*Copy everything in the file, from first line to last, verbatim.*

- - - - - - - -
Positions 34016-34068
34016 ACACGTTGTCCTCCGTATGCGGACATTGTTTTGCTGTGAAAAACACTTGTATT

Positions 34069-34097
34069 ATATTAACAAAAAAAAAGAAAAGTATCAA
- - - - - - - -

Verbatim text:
Positions 34016-34068
34016 ACACGTTGTCCTCCGTATGCGGACATTGTTTTGCTGTGAAAAACACTTGTATT

Positions 34069-34097
34069 ATATTAACAAAAAAAAAGAAAAGTATCAA